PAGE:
When You Can Change Medicare Coverage
If you want to add or remove Medicare coverage, you're only allowed to make changes during certain designated enrollment periods:
Your initial enrollment period: When you first become eligible for Medicare
Medicare open enrollment period: October 15 to December 7 each year
Medicare Advantage open enrollment period: January 1 to March 31 each year
For example, say you already have a Medicare Advantage Plan and plan to switch to another Medicare Advantage Plan. You could change plans during either the Medicare open enrollment in the fall or during the Medicare Advantage open enrollment period from January 1 to March 31. If you want to switch from a current Medicare Advantage Plan back to Original Medicare and join a Medicare drug plan, you can make that change during that same open enrollment period in the fall or during the Medicare Advantage open enrollment period.
The Medicare Supplement (Medigap) Open Enrollment Period
A Medicare supplement or Medigap plan is a private insurance add-on that Original Medicare enrollees can use to cover deductibles, co-payments and coinsurance costs not paid by Medicare parts A and B. You can purchase either a Medicare Advantage Plan or a Medigap plan — but not both. You must have Medicare Part B to be eligible for a Medigap plan, which is purchased through a private insurer.
By law, you have a six-month open enrollment period for Medigap that begins the month you turn 65 or older and have enrolled in Medicare Part B. This is often the best time to purchase a Medigap plan. During that period, you can buy any Medigap policy sold in your state, even if you have health problems, for the same price offered to someone in good health. However, if you wait to apply for Medigap coverage outside of that enrollment period, insurance companies may refuse to sell you a Medigap plan unless you meet certain medical underwriting requirements. To shop for a Medigap plan, enter your zip code in the Medicare Plan Finder for prices and coverage.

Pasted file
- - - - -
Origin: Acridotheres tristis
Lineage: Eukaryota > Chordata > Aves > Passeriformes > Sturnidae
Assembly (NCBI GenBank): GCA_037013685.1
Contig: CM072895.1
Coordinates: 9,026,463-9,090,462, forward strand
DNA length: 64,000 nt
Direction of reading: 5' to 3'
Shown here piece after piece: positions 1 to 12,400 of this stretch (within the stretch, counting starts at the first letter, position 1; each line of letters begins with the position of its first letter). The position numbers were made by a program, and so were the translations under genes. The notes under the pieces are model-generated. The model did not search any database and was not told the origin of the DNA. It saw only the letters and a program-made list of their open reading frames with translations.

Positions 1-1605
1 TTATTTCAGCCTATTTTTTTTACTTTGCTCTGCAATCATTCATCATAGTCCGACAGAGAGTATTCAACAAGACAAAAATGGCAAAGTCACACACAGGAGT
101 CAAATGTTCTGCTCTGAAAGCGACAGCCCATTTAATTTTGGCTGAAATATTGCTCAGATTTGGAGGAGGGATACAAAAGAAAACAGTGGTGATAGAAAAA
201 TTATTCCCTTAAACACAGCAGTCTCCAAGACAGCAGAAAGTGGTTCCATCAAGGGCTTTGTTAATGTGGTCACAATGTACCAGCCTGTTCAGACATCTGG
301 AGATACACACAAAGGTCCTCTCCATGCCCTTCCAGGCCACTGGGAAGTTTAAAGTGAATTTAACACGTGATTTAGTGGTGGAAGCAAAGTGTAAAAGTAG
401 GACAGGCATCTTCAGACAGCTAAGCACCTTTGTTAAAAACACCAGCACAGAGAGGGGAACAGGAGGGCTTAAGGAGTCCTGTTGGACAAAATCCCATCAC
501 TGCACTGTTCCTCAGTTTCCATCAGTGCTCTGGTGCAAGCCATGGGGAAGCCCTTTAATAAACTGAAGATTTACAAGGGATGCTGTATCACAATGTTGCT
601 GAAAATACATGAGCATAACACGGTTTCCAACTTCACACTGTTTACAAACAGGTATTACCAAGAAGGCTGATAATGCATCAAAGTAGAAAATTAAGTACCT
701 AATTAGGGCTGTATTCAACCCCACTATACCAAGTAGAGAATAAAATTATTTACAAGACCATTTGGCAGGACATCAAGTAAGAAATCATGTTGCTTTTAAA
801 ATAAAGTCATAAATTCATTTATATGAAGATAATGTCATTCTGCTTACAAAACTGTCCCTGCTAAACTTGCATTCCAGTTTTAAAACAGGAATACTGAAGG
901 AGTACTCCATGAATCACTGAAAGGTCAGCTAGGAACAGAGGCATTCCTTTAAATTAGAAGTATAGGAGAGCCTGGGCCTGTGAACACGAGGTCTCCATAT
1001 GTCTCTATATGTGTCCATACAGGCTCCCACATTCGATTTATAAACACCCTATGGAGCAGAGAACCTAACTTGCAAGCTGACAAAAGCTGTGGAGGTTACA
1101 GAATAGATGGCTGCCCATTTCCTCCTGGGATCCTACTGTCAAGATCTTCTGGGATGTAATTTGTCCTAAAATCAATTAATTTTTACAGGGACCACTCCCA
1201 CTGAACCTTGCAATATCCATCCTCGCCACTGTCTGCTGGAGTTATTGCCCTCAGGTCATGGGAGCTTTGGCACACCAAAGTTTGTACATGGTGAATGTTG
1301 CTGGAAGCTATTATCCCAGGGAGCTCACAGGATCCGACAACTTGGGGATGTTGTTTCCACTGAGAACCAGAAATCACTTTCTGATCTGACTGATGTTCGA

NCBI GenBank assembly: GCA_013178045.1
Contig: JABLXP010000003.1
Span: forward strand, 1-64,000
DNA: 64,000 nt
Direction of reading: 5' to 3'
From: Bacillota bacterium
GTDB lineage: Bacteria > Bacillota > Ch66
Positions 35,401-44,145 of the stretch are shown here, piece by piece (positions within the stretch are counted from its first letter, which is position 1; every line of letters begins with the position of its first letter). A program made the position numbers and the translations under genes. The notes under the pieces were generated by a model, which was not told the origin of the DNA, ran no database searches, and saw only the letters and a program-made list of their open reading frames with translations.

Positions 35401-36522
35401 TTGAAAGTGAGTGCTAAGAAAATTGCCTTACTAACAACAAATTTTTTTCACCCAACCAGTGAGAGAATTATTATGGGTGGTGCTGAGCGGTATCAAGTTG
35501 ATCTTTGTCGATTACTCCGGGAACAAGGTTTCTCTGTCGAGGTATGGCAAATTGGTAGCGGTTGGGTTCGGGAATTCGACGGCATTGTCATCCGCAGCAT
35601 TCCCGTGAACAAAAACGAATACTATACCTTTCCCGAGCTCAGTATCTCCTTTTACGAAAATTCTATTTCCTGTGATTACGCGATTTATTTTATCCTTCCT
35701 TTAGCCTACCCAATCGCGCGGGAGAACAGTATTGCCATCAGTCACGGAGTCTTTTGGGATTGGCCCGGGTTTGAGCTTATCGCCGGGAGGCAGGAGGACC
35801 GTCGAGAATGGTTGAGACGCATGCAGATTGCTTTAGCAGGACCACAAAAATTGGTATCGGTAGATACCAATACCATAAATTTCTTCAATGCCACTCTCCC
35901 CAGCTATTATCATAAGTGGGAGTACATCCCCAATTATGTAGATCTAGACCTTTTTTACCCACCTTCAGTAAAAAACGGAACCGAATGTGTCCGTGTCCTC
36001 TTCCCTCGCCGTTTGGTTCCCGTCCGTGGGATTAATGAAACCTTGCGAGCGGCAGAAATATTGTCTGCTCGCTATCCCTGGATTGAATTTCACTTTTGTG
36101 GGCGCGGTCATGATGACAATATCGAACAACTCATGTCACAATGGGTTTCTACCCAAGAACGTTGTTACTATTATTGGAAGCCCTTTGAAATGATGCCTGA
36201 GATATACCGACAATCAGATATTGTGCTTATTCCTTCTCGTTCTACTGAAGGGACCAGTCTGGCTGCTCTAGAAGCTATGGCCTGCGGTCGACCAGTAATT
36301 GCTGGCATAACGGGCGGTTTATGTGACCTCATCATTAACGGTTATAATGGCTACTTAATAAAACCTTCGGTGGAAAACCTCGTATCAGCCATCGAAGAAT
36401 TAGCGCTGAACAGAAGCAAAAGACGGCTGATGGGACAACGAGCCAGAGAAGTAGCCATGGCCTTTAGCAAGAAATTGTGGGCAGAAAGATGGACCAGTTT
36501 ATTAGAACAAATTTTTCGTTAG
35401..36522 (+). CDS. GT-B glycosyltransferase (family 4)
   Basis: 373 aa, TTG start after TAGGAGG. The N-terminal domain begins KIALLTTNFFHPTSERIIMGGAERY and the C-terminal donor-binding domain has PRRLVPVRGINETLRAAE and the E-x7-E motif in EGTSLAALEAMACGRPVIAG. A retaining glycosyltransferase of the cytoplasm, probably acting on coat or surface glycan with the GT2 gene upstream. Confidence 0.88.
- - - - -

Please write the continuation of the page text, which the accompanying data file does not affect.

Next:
How To Prepare for Medicare Open Enrollment
As open enrollment for Medicare approaches, keep an eye out for notices in the mail. If you're enrolled in a Medicare plan, the plan will send a "Plan Annual Notice of Change" each fall to notify you of any changes in coverage, cost or service areas for the upcoming year. Also review the "Medicare & You" handbook you receive in the mail for updated information about Medicare coverage. You may also be able to find free help with choosing a Medicare plan at your state State Health Insurance Assistance Program. Once you understand your options, you can compare Medicare Advantage Plans, drug plans or Medigap plans on the Medicare Plan Finder to help you decide on the right Medicare health plan for you.
If you like your Medicare and drug coverage as it is, there's no need to do anything during Medicare open enrollment as long as your Medicare or drug plan will continue to be offered the following year. However, the time leading up to open enrollment is a good opportunity to examine your coverage and determine if you should make any changes. Understanding when different open enrollment periods are and what you can do during them helps ensure that your Medicare coverage fits your needs.